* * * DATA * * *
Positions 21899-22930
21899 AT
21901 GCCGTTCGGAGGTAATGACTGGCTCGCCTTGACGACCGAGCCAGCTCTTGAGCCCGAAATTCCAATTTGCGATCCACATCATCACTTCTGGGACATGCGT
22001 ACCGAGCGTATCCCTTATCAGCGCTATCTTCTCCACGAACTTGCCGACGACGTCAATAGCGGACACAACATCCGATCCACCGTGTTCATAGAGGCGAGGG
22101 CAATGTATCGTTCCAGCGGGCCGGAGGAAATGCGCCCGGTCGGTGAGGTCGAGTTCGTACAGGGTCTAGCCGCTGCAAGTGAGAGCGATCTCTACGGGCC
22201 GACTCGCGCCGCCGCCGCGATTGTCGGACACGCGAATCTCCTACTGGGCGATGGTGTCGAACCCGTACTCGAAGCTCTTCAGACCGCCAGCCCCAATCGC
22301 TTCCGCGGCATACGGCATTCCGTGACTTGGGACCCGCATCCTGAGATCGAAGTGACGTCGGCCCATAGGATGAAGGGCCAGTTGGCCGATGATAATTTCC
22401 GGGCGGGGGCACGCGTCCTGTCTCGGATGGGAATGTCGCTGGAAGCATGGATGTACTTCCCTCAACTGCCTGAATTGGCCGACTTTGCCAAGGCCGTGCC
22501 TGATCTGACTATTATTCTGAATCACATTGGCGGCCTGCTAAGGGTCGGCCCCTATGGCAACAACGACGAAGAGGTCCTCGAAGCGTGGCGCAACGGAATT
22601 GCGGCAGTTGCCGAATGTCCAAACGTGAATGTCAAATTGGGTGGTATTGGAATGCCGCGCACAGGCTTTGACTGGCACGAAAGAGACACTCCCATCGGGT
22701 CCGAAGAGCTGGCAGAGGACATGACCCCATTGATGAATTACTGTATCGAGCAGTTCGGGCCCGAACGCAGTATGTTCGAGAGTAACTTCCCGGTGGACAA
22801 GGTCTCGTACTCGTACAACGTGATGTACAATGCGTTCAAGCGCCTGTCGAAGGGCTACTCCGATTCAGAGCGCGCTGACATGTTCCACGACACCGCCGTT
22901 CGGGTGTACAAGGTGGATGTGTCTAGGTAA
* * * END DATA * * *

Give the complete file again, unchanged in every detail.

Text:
Positions 21899-22930
21899 AT
21901 GCCGTTCGGAGGTAATGACTGGCTCGCCTTGACGACCGAGCCAGCTCTTGAGCCCGAAATTCCAATTTGCGATCCACATCATCACTTCTGGGACATGCGT
22001 ACCGAGCGTATCCCTTATCAGCGCTATCTTCTCCACGAACTTGCCGACGACGTCAATAGCGGACACAACATCCGATCCACCGTGTTCATAGAGGCGAGGG
22101 CAATGTATCGTTCCAGCGGGCCGGAGGAAATGCGCCCGGTCGGTGAGGTCGAGTTCGTACAGGGTCTAGCCGCTGCAAGTGAGAGCGATCTCTACGGGCC
22201 GACTCGCGCCGCCGCCGCGATTGTCGGACACGCGAATCTCCTACTGGGCGATGGTGTCGAACCCGTACTCGAAGCTCTTCAGACCGCCAGCCCCAATCGC
22301 TTCCGCGGCATACGGCATTCCGTGACTTGGGACCCGCATCCTGAGATCGAAGTGACGTCGGCCCATAGGATGAAGGGCCAGTTGGCCGATGATAATTTCC
22401 GGGCGGGGGCACGCGTCCTGTCTCGGATGGGAATGTCGCTGGAAGCATGGATGTACTTCCCTCAACTGCCTGAATTGGCCGACTTTGCCAAGGCCGTGCC
22501 TGATCTGACTATTATTCTGAATCACATTGGCGGCCTGCTAAGGGTCGGCCCCTATGGCAACAACGACGAAGAGGTCCTCGAAGCGTGGCGCAACGGAATT
22601 GCGGCAGTTGCCGAATGTCCAAACGTGAATGTCAAATTGGGTGGTATTGGAATGCCGCGCACAGGCTTTGACTGGCACGAAAGAGACACTCCCATCGGGT
22701 CCGAAGAGCTGGCAGAGGACATGACCCCATTGATGAATTACTGTATCGAGCAGTTCGGGCCCGAACGCAGTATGTTCGAGAGTAACTTCCCGGTGGACAA
22801 GGTCTCGTACTCGTACAACGTGATGTACAATGCGTTCAAGCGCCTGTCGAAGGGCTACTCCGATTCAGAGCGCGCTGACATGTTCCACGACACCGCCGTT
22901 CGGGTGTACAAGGTGGATGTGTCTAGGTAA